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In Response To 'The Health Of Nations' By Ryan Giannotto

CSOM '16

Published: Monday, February 4, 2013

Updated: Monday, February 4, 2013 00:02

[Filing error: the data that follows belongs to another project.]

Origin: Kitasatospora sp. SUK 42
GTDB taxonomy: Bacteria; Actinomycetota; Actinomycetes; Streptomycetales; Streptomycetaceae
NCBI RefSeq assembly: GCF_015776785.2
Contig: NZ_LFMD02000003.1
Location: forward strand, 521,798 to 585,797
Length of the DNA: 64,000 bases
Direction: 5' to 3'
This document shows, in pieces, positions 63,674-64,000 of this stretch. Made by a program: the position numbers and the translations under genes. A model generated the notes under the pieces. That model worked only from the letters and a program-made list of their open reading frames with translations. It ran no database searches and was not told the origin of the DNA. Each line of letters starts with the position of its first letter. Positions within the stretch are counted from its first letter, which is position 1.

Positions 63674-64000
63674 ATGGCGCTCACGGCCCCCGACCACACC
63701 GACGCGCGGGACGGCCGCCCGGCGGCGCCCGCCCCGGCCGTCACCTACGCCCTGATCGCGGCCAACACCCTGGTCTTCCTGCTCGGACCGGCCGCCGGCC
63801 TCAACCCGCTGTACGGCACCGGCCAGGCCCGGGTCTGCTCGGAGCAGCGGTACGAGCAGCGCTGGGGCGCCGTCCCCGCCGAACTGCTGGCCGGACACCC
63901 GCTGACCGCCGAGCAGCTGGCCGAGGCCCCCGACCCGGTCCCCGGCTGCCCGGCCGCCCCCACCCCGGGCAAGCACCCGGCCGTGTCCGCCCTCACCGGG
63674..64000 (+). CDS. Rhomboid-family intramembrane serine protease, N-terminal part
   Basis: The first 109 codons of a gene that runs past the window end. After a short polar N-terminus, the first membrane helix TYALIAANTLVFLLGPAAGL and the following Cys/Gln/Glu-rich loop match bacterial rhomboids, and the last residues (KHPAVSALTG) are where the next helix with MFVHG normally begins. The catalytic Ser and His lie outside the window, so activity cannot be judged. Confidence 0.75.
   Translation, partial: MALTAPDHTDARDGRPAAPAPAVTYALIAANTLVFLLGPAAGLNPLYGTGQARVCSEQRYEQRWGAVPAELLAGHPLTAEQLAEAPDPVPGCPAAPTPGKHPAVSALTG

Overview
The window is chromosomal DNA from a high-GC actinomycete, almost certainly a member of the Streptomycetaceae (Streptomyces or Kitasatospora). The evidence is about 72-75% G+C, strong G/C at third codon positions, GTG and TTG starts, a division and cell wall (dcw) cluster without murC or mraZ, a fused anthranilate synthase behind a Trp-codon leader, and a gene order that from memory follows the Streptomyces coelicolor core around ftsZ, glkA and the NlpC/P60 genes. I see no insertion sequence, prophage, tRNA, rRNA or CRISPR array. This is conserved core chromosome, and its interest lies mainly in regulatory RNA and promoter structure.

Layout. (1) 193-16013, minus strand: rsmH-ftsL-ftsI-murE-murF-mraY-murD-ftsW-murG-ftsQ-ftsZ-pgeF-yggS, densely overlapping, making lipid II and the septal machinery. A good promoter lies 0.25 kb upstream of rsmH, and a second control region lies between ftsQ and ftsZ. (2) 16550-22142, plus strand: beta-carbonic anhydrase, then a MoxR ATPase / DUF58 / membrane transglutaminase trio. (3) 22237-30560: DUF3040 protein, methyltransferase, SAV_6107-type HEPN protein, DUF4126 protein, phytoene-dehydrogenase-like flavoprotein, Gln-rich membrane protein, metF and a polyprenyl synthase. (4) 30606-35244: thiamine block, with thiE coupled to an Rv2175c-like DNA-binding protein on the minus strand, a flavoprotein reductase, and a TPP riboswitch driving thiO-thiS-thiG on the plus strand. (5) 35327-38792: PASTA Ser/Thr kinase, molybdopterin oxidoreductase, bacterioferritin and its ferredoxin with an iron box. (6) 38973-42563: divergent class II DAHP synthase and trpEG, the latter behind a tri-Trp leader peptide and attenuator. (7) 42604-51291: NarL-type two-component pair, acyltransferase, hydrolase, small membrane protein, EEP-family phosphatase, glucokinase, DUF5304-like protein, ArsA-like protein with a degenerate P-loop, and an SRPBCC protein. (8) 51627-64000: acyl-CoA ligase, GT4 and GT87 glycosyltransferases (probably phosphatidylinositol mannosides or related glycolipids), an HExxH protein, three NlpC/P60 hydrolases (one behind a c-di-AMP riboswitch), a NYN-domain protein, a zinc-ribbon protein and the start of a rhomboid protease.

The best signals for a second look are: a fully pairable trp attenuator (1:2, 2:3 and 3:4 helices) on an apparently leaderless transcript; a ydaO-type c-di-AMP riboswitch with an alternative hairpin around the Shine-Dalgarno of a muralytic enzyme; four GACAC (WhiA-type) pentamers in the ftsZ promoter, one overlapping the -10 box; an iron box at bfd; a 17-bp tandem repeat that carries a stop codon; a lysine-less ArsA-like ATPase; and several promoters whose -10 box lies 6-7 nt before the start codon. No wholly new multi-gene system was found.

Ryan Giannotto’s Jan. 31 column touches on an issue that is at the heart of debate in America over the proper role of government in our economy. Sadly, that is the only positive thing I can say about it. Aside from the fact that Mr. Giannotto seems to have a severely flawed understanding of what the Affordable Care Act does (no honest reading of the law would come remotely close to "automatically granting ... free medical care"), he shockingly argues that since "thwarting death is futile," health care reform is a foolish endeavor—people will still die, after all, so they’ll never get the immortal life that they so clearly desire. More shocking, however, is his justification for not wanting to expand coverage: it would, he explains, simply cost too much for those poor insurance companies. While it’s not surprising at this point to see a Republican take the side of big business over the uninsured, it is still frightening.The insurance companies made $13 billion in 2010 profit—they’re doing fine. Our health care policy objectives shouldn’t be determined by referencing the bottom line of huge corporations. We should put people over profits and make sure that nobody in America dies because Aetna wouldn’t cover a life-saving surgery. Want to know what one life is worth? Head to the ICU at Massachusetts General and ask one of the patients’ families.

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